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They Thought They Were Untouchable

From the history archives: Bootleggers raided in Franklin Lakes

Franklin Lakes started out life as a heavily wooded area. Then small saw mills were established to clear the trees and supply lumber to build the homes and barns that dotted the landscape. Once that land was cleared the land was turned into farms. Crops were planted and the town moved toward an agricultural base. But this was not the only enterprise to be practiced in town. Whiskey making came into fashion. 

In the early 1930s Still Raids in and around the town of Franklin Lakes became prevalent. As time went on the operations became more complex. Such was the still found in a barn on the property located on Old Mill Road owned by Jacob Dross. This operation had a 1,000 gallon output and had lookout to warn the operators. Chief August Bender along with Officers Charles Gorman and Hiram Meredith and two Agents from the ABC made up the raiding party.

As the raid unfolded the warning post was the first to be addressed. The post was hit so fast that the man there could not sound the alarm. He fled into the woods with Chief Bender giving chase. He did not find that man but did find another man hiding in the woods. He took him into custody. When the rest of the raiders entered the barn they found the still in full operation.

Arrested at the raid was Jacob Dross, 25, a mechanic and owner of the barn; his brother, Archie Michael Weedo, 28, chauffeur, of 172 Ninth Street, Lodi; Dominick Lazzafo, 50, laborer of 23 Manhattan Ave., Clifton; and Charles Sorce, 50, Italian laborer of 130 Jefferson St., Passaic. All were taken to Hackensack and booked for operation of an illicit still. Bail was set at $5,000 for each man. Also confiscated in the raid was two tons of coke, a large supply of sugar, yeast, 65 five gallon cans with 180 proof alcohol ready for shipment, and several autos. The next day the operation was destroyed by the wrecking crew from the ABC.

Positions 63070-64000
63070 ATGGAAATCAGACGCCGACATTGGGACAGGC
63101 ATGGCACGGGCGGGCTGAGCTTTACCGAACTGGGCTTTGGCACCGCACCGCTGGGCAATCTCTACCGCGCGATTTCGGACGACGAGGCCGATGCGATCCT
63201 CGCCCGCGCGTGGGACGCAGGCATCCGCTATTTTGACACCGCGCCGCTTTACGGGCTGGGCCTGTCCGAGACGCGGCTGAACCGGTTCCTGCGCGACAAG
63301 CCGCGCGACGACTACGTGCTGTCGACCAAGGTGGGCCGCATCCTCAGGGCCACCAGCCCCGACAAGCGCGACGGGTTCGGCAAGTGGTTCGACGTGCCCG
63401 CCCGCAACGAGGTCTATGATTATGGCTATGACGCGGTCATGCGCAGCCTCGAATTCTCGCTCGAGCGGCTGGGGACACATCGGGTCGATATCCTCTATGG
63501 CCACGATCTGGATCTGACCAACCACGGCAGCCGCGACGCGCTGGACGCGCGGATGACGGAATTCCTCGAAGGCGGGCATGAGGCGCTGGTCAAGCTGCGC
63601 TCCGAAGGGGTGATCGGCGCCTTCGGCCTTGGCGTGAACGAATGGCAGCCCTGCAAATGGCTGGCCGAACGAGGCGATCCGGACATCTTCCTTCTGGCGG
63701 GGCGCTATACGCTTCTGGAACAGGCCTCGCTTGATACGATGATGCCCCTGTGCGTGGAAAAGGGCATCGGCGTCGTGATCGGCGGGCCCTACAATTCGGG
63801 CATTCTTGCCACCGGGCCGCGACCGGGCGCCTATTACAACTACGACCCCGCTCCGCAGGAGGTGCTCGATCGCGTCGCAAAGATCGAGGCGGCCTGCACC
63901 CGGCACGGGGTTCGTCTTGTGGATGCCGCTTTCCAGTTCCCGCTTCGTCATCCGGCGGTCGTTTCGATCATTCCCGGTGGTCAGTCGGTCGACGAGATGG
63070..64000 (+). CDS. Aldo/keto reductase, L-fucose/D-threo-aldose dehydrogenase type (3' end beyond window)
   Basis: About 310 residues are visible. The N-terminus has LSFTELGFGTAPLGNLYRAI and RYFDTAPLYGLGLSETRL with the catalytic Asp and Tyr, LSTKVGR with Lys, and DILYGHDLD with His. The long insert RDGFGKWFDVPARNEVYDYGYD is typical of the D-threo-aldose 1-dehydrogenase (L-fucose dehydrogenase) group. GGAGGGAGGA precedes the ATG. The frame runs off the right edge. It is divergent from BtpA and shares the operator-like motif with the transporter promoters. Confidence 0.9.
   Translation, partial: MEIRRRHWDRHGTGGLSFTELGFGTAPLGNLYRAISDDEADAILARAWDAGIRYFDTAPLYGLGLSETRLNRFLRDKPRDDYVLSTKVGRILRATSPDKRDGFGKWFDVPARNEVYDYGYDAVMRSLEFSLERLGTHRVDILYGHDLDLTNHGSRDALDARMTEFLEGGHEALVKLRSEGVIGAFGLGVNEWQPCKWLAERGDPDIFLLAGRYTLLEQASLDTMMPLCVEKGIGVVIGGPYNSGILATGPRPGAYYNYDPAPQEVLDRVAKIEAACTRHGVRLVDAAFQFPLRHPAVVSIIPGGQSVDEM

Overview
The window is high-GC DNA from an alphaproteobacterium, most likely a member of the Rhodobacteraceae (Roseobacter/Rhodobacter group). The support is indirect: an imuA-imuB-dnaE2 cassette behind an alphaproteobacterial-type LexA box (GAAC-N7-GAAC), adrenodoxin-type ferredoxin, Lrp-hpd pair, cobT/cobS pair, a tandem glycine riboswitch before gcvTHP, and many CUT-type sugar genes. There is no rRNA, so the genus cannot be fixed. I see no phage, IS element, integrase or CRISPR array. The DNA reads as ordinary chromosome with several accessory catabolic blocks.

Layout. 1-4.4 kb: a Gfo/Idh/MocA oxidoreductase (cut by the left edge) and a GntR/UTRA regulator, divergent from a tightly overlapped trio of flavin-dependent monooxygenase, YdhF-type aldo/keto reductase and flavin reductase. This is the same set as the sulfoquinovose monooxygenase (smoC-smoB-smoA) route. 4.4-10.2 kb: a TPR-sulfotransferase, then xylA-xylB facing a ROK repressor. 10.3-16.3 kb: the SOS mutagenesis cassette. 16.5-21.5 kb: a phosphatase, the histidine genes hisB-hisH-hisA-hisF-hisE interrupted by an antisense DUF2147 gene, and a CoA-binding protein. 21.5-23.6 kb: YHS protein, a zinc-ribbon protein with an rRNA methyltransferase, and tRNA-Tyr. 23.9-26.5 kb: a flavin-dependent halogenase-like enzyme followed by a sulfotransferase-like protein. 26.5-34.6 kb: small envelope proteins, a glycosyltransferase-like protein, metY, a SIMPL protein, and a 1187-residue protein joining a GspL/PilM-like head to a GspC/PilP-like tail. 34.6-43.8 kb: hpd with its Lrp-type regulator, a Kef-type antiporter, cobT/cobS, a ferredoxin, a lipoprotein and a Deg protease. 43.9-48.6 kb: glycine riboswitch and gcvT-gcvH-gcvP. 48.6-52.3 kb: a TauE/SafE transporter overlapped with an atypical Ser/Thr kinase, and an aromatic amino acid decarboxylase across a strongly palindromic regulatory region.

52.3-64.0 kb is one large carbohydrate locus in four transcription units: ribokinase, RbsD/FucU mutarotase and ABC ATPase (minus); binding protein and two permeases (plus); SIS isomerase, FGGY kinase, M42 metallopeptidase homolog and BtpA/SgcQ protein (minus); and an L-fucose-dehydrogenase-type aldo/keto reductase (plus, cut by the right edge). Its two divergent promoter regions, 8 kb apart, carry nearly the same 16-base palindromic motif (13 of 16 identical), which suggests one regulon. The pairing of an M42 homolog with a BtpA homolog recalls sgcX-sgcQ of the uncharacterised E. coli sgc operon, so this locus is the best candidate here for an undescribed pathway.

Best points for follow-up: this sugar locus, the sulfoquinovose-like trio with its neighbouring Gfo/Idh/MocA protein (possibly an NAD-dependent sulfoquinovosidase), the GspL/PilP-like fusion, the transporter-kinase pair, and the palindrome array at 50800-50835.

Later, a larger raid was conducted at a bungalow on Franklin Avenue owned by Ivan Payne. Participating in the raid was Chief County Detective John E. Guidetti, Chief Bender, Marshal Meredith, Investigators Charles Dietriech, Victor Bucichol and Leo Baur of the Prosecutor’s Office along with John B. Storms Court Officer. The raid was conducted at 9 p.m. under the cover of darkness. They arrested William Mania, 21, of 92 Thomas Street, Paterson, and Salvatore Baeli, 20, of 105 Seventh Ave., Hawthorne. Both were working the still when the readers entered. Both men were removed to Hackensack and held without bail.

Also seized in the raid was a 250 gallon Sugar Alcohol Still, 3,000 gallon of Mash, a half ton of sugar, several gallons of pure Alcohol and quantities of Yeast and Coke. The Sugar and Coke was distributed to the needy in town.

During the search of the area a trap door and tunnel was discovered. The tunnel ran 50 feet from the still and into the woods behind the house.  When questioned about the operation Mr. Payne stated that he only collected two months rent of $50 and had no idea or knowledge of the operation. Officials stated that the operation was only six weeks old. A peculiar odor is believed to have lead to the raid of the house fifty feet off of Franklin Ave on Cherry Street.       

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